Ivory Coast is the largest producer of cocoa in the world and the industry is evaluated to be approximately of worth £ 60 billion per year. It is sad to know that it is also one of the major hubs for child slavery.
Nestlé announced it was transforming itself into a new era, which would lead to selfpolicing of company’s personal supply chain. The company independently disclosed that customers were unwittingly buying Nestlé products that were contaminated with the cases of worst labor abuses.
The company’s brief investigation, which continued for a year confirmed the reports by media that Thailandbased seafood industry is riddled with human trafficking and forced child slavery.
Researchers from the Fair Labor Association, which was commissioned to investigate rights of the workers in West African farms by Nestlé in 2013, found 7% child labor at the total farms visited on Ivory Coast.
Though FLA researchers discovered Nestlé making substantial efforts to educate farmers about its company’s code of conduct, code awareness was found significantly in a low amount with farmers being unable to attend the sessions due to lack of time and interest. Researchers also found that farms belonging to Nestlé lacked any type of system for age verification for labors to prohibit the use of child slavery.
Allegations of workers’ rights exploitation and child labor continue to hound Nestlé since years. HarkinEngel Protocol was signed by Nestlé in 2001, which was a voluntary arrangement by politicians and members of the cocoa industry to work towards bringing an end to child labor.
Much to everyone’s surprise, exactly four years later, Terry Collingsworth, a prominent human rights lawyer filed a class action lawsuit against the Archer Daniels Midland, Cargill, and Nestlé, alleging that these giants offered substantial assistance to cocoa plantation owners who practiced child slavery.
Offset The Convenience of Willful Ignorance
The legal imperative for numerous multinational giants to start seriously dealing with labor abuses in the field of their business operations is growing. Legislation in the United States and the United Kingdom requires bigger organizations to publish yearly reports addressing their efforts to maintain their business model free of child labor and any kind of the slavery practiced in the corporation.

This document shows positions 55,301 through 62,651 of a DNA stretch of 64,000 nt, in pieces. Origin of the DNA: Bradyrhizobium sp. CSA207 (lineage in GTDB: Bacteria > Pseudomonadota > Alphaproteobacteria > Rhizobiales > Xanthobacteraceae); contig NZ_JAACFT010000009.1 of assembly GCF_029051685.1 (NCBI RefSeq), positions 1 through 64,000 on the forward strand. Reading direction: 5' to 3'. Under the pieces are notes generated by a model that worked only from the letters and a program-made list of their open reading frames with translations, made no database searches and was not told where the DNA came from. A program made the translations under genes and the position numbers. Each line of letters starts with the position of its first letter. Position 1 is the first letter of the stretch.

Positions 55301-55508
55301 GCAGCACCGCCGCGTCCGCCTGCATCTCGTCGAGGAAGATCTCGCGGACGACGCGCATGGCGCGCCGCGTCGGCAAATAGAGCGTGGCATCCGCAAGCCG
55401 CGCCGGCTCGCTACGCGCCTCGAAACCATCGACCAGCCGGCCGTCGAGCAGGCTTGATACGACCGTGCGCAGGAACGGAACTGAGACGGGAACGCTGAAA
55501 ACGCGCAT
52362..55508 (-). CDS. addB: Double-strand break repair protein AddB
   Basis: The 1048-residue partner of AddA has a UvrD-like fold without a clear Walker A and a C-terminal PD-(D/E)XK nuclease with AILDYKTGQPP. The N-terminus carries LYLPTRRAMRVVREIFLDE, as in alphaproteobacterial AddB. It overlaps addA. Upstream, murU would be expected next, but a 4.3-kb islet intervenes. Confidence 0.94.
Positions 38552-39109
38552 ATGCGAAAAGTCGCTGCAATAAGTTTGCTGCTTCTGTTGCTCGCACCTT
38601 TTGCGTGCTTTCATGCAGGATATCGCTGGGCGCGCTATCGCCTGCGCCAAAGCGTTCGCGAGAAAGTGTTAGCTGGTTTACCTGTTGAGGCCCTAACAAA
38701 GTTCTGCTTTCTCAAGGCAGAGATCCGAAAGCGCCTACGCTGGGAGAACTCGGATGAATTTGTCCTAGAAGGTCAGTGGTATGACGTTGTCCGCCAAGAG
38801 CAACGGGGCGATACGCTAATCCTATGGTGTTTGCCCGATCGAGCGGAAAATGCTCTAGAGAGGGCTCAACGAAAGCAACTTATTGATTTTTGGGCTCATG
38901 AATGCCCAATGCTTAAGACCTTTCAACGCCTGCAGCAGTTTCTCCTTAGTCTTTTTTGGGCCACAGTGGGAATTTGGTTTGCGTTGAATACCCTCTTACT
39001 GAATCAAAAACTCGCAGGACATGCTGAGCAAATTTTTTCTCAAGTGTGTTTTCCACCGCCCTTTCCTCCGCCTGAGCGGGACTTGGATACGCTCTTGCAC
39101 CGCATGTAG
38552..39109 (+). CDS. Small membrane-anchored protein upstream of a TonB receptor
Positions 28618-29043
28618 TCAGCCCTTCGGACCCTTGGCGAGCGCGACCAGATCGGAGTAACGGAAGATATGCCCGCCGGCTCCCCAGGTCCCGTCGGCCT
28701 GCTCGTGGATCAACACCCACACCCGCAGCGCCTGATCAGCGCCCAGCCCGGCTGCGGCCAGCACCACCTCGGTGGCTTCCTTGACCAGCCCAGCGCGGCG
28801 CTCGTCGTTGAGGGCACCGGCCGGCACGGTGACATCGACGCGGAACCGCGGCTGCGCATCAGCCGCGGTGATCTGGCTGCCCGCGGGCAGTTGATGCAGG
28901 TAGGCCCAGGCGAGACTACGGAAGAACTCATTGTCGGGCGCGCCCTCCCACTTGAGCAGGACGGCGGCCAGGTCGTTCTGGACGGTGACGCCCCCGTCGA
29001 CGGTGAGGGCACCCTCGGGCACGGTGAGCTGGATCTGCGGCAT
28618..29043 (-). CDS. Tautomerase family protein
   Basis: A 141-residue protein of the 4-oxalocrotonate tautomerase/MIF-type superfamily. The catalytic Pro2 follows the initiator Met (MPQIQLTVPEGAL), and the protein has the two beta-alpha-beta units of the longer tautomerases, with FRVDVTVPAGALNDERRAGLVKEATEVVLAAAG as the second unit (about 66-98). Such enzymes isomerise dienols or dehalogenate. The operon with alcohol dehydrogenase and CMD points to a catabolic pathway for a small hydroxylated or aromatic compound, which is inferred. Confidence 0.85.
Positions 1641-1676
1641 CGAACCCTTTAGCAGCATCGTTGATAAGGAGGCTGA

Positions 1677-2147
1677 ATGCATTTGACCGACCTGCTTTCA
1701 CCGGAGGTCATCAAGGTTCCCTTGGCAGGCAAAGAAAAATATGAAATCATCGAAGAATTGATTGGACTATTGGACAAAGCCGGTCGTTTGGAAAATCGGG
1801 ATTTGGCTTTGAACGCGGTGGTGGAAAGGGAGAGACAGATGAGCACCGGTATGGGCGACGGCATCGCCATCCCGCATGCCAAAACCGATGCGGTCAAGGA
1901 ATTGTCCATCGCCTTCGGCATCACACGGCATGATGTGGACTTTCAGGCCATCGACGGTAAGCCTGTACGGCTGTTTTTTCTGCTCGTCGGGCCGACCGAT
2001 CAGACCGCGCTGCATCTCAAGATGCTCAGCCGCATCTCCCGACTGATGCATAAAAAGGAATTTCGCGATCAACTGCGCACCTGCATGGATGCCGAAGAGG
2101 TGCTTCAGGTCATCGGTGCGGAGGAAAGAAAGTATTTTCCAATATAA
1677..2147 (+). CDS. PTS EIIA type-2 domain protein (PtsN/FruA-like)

California Transparency in Supply Chains Act’s success has been uneven, but it certainly has spawned a string of civil litigation suits, with workers and consumers using the legislation to hurl legal actions against organizations they accuse of formulating misguiding public statements on anti- slavery initiatives taken by them.
Apparently, Nestlé approving media reports on its Thailand- based supply chain has been considered as groundbreaking disclosure by many. Nick Grono, who happens to be the chief executive of Freedom Fund, an NGO that has heavily invested in initiatives concerning anti- trafficking in Thailand, believes admission of Nestlé could act as a considerable drive in adjusting the parameters of business expectations when it arrives at the accountability of supply chains.
Introducing diligence when it comes to maintaining transparency within supply chains is very important. In the modern age, the task of working out whether the human rights exploitations are involved in the child slavery, product sourcing, or human trafficking on the other end of the world is not difficult at all. The world is relatively shrinking and organizations have a fair share of responsibilities to assure that any form of human rights exploitation isn’t taking place.
The issue revolving around child slavery, human trafficking, etc., is certainly considered by companies. While companies do care about their operations’ ethics and know the whereabouts, the major setback occurs when they avoid active investigation of their supply chains. Willful ignorance is a concept, which companies should prefer getting rid of.
IMAGE: Child Labor
IMAGE: Child Slavery in Pakistan